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LAKE WHITNEY, Texas For a while this summer, it was the most talked-about story in Texas. But while the chatter has died down over the doomed Lake Whitney cliff house, the danger most certainly has not.

We do have a problem down here that we currently don t have the resources to correct, said Hill County Judge Justin Lewis.

Just days after the luxury Lake Whitney home was set on fire to keep it from plunging into the lake last month, people also began talking about blowing up the unsteady cliff beneath it, so it too wouldn't fall off or injure anyone.

Rob Webb, who owned the home in question, said that idea quickly started to crumble, too.

The problem with that was it would require $150,000, he said, adding that no one involved in the decision has that kind of cash, and the liability and unknowns are too great.

It's just a really strange situation there, Webb said.

PHOTOS: Home clings to collapsing cliff in North Texas

So right now, without a solution, we're at nature's mercy. The crack causing all of this is now wide enough to drive a truck through at parts, and dozens of feet deep.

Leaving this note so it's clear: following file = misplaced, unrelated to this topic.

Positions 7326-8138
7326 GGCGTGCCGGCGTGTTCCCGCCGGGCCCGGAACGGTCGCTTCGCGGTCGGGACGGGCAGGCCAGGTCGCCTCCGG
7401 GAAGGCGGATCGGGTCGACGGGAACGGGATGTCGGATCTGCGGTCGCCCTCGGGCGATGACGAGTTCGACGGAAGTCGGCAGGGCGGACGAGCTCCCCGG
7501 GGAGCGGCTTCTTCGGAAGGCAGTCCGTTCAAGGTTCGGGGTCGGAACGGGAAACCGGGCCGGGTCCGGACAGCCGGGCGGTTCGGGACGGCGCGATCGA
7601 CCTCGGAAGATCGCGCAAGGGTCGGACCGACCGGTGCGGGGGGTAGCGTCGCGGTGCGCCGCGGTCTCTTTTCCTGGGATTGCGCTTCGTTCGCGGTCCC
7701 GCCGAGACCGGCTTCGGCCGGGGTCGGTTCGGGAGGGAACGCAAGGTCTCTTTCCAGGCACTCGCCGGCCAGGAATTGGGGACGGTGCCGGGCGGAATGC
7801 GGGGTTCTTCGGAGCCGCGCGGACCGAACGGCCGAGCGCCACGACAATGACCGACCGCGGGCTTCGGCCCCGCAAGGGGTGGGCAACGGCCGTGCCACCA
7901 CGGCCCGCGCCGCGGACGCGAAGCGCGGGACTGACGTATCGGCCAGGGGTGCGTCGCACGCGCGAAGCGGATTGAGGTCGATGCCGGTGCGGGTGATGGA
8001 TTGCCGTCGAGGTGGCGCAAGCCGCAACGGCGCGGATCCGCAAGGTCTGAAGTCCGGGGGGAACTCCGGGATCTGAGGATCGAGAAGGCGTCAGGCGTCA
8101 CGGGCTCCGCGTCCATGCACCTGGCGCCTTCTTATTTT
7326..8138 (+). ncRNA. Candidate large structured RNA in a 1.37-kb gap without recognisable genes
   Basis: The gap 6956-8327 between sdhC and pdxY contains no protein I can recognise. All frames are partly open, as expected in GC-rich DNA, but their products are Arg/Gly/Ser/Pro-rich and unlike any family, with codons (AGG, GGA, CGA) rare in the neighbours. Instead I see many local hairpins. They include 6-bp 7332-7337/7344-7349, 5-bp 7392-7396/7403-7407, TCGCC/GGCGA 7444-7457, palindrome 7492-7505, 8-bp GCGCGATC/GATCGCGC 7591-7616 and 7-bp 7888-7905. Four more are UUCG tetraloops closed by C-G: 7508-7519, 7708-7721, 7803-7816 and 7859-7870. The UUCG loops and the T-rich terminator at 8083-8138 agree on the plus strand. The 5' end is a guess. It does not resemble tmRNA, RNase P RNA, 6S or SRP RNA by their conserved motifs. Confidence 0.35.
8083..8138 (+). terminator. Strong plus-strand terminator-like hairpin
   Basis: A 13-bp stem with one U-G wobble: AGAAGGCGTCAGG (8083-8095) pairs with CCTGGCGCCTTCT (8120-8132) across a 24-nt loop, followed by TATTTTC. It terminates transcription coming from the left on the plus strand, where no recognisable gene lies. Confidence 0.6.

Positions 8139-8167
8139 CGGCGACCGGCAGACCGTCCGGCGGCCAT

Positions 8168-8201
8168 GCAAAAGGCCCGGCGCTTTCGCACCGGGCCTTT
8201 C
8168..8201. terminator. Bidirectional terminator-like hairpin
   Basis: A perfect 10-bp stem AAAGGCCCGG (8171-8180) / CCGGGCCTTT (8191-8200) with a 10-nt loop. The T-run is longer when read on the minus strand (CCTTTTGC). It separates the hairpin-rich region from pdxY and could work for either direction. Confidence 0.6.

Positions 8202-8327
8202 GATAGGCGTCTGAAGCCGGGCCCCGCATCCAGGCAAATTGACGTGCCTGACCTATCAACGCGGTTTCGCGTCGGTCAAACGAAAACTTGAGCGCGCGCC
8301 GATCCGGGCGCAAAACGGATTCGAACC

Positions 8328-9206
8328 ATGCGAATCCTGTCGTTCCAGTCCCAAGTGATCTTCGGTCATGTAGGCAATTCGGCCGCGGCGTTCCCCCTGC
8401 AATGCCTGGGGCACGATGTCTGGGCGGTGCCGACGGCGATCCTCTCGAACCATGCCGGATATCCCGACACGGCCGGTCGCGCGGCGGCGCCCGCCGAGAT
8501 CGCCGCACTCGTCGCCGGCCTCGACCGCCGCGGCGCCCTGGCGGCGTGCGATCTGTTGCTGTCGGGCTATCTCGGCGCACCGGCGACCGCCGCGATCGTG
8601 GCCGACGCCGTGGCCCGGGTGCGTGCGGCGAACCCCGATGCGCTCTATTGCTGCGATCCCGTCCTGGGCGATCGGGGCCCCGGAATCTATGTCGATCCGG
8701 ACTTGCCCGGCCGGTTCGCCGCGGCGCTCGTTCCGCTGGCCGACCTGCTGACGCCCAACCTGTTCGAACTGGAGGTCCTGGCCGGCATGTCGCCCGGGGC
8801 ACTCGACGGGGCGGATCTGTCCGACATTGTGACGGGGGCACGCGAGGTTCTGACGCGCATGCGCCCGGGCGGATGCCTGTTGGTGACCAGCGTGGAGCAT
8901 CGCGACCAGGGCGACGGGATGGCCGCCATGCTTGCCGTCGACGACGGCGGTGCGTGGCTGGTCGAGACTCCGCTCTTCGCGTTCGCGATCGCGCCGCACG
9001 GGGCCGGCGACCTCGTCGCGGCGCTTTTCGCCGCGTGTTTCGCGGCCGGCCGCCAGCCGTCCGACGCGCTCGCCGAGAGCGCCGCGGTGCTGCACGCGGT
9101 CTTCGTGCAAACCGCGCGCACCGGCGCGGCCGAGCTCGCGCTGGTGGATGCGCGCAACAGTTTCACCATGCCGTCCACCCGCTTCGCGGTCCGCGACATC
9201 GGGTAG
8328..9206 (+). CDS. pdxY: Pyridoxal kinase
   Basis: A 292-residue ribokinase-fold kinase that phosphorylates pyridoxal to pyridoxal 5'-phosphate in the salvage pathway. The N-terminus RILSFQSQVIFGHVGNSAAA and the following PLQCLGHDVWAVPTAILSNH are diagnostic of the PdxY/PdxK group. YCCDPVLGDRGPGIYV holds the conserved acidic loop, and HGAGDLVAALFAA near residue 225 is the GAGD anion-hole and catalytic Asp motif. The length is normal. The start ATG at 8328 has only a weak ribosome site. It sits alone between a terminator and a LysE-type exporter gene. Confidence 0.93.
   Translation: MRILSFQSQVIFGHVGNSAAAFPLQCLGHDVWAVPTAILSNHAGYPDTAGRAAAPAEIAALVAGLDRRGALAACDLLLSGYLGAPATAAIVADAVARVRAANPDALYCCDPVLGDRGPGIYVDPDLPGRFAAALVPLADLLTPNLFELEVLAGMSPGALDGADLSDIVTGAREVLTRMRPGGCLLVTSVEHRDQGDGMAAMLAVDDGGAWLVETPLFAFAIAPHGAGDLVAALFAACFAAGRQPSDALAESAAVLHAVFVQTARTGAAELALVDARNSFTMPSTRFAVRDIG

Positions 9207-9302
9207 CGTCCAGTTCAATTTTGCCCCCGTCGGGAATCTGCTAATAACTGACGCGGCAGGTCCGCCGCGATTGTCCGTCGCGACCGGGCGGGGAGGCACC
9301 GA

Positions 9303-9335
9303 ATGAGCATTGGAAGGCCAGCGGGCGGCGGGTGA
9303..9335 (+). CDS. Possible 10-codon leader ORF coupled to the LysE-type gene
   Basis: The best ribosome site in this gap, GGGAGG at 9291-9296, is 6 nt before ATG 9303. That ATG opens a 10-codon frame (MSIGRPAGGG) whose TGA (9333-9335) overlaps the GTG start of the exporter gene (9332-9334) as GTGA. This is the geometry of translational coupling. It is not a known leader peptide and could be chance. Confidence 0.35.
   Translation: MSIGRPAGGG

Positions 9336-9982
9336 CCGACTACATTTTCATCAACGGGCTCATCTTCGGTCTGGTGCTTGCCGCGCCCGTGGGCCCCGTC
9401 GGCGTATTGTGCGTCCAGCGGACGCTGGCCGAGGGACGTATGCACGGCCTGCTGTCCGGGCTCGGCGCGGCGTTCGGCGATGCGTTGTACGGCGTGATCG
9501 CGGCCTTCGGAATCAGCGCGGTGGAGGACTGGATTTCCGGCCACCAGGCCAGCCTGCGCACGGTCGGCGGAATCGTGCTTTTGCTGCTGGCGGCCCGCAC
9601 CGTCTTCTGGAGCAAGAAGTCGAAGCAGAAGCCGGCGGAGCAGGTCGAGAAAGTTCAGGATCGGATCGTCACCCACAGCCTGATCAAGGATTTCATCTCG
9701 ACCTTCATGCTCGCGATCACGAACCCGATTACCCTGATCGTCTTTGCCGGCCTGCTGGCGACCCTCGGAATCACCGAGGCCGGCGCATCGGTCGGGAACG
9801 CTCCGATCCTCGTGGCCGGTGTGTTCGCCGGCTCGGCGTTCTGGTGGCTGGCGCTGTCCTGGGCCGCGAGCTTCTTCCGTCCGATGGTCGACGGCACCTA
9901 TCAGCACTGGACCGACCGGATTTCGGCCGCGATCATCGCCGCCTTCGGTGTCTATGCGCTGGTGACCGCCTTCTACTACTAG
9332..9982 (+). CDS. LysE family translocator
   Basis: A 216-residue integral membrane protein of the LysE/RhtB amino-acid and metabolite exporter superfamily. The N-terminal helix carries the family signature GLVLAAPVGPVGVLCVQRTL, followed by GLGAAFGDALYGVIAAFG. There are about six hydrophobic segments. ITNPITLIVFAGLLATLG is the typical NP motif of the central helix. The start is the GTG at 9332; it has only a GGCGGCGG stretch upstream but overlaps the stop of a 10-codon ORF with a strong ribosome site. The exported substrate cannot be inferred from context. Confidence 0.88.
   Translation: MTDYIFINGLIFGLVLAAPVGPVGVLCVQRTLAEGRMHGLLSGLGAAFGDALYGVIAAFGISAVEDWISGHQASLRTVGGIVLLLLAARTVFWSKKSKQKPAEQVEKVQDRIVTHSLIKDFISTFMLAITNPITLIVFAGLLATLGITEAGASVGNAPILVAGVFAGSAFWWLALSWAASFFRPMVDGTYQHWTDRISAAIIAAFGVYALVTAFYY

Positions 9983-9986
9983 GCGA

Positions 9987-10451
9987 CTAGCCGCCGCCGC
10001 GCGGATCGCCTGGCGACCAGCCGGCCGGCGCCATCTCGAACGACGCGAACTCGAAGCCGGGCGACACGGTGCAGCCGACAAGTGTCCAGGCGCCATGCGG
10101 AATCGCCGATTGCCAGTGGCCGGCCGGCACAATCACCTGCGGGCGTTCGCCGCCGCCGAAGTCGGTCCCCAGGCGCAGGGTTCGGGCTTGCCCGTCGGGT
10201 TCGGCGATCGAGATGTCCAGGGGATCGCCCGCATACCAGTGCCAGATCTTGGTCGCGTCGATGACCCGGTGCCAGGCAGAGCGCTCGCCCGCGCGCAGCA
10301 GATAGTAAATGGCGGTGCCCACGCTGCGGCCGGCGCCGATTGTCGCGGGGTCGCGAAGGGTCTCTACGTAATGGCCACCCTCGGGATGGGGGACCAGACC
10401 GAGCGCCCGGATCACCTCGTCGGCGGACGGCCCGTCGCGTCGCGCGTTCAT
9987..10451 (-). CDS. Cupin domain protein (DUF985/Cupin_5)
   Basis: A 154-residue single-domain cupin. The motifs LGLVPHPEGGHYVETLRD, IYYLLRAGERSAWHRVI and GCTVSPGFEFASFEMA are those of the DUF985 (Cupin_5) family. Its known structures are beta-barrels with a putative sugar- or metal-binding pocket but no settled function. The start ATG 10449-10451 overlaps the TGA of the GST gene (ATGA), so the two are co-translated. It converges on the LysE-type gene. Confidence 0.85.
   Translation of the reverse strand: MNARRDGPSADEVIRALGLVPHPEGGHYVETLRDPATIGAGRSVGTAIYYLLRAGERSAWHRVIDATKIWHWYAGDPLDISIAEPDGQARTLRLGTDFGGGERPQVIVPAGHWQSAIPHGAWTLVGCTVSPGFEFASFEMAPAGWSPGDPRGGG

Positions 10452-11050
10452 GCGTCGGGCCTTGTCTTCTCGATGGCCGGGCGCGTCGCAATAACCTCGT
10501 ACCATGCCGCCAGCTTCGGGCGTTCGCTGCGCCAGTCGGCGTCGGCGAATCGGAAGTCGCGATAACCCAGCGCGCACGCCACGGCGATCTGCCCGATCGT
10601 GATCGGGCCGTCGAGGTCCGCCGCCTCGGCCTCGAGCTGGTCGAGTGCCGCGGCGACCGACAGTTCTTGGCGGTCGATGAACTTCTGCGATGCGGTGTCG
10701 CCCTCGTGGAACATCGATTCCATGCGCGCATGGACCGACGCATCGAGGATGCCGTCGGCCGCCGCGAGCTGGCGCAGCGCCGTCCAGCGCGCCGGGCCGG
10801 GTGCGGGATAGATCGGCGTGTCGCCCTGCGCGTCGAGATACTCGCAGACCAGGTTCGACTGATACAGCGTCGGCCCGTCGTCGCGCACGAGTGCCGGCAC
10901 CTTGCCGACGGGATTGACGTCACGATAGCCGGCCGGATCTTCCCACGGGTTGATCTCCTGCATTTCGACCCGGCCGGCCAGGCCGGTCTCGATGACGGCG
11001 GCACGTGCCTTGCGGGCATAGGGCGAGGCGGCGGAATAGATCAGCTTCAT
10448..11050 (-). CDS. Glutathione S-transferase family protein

The question for people around Lake Whitney isn t so much if, but more when is this cliff going to fall into the lake? And then the next question of course, is: What happens when it does?

There s an engineer's report that there d be some sort of wave if the rock was to fall off in its state currently in one large piece, Lewis said.

He concedes that conversations on how to fix the problem have slowed, but not stalled. He welcomes any ideas.

In the meantime, water near the cliff has been roped off as a safety precaution.

I hope we act before then, but what happens if it falls off? We re trying to prepare for those contingencies as well, Lewis said.

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